An interdisciplinary team of researchers from Northwestern University have developed a new nanomanufacturing technique to create an optimal light-managing material for solar cells. According to a press release, the new production method could replace "trial-and-error nanomanufacturing and design methods," which can require extensive resources.

“We have bridged the gap between design and nanomanufacturing,” said Wei Chen, a professor of mechanical engineering in Northwestern’s McCormick School of Engineering, in the release. “Instead of designing a structure element by element, we are now designing and optimizing it with a simple mathematic function and fabricating it at the same time.”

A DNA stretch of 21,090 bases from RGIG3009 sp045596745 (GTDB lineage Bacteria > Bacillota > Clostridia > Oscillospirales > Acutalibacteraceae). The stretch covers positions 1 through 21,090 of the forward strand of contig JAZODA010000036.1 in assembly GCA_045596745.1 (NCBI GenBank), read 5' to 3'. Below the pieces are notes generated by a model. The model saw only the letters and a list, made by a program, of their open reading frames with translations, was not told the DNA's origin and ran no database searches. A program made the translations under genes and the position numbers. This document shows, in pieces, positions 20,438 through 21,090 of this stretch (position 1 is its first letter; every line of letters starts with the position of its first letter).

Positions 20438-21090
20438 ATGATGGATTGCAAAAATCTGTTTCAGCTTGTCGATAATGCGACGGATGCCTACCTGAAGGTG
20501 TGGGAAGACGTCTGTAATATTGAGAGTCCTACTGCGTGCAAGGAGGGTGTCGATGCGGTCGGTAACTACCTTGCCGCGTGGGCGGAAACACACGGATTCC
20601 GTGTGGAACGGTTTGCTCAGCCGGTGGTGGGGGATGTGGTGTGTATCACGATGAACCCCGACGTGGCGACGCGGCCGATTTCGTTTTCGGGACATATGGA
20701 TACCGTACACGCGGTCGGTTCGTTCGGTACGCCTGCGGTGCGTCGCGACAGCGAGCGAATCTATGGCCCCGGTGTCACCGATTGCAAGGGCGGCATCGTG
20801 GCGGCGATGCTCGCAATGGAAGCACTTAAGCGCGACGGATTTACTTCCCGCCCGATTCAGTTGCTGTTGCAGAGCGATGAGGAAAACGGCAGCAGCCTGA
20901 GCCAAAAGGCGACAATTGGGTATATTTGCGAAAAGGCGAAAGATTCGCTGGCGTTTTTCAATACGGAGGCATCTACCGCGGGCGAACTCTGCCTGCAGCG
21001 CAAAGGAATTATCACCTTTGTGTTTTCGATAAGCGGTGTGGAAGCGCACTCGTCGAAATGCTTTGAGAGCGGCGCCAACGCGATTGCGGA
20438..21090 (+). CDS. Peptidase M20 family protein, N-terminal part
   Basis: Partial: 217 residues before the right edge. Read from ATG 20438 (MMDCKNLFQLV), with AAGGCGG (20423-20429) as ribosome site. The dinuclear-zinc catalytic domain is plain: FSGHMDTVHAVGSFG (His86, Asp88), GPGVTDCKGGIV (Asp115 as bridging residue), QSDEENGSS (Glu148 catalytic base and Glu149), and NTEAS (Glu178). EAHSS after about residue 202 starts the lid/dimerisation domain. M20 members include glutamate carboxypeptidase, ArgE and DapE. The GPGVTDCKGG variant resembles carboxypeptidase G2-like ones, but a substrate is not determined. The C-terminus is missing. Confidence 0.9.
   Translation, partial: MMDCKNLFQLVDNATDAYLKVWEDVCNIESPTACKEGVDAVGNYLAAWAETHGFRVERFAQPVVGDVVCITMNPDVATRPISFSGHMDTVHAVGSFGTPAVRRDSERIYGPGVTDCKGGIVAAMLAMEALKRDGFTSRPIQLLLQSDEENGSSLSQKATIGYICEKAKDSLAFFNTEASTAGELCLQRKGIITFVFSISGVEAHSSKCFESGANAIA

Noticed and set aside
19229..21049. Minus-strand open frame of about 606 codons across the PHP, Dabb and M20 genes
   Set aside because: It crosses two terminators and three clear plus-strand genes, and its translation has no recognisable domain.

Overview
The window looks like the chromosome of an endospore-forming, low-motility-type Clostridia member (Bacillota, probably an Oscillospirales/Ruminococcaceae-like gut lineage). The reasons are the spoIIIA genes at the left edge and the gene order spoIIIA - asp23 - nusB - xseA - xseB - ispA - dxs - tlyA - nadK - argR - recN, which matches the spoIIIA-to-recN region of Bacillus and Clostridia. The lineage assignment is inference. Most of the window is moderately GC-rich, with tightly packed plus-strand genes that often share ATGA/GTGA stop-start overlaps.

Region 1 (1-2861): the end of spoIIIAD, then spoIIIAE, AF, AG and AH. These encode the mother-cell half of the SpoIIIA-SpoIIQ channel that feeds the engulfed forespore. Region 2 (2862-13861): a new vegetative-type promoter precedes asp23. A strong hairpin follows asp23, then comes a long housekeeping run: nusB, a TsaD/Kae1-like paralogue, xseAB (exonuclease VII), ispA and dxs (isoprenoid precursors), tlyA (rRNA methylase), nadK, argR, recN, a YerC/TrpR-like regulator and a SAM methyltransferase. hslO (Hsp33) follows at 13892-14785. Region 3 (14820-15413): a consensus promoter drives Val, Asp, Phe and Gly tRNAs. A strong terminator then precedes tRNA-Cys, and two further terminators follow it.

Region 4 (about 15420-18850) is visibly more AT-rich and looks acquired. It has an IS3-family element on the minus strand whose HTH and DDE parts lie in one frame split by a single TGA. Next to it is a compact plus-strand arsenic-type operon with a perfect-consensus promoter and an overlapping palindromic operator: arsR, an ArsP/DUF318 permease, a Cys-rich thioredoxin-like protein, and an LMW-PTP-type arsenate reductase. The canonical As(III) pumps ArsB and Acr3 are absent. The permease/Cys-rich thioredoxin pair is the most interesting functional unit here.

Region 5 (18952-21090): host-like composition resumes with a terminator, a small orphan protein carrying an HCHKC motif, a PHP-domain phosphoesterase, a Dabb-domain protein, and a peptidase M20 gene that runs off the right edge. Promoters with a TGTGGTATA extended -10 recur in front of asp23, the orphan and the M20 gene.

The team has tested their new method on ultra-thin, flexible solar cells, which are optimized when the nanostructure is made up of quasi-random structures that "appear random but do have a pattern."

“Light wavelengths have different frequencies, and we did not design for just one frequency,” Chen said of the team's solar experiment. “We designed for the whole spectrum of sunlight frequencies, so the solar cell can absorb light over broadband wavelengths and over a wide collection of angles.”

The team plans to apply this method to other materials, such as polymers, metals, and oxides.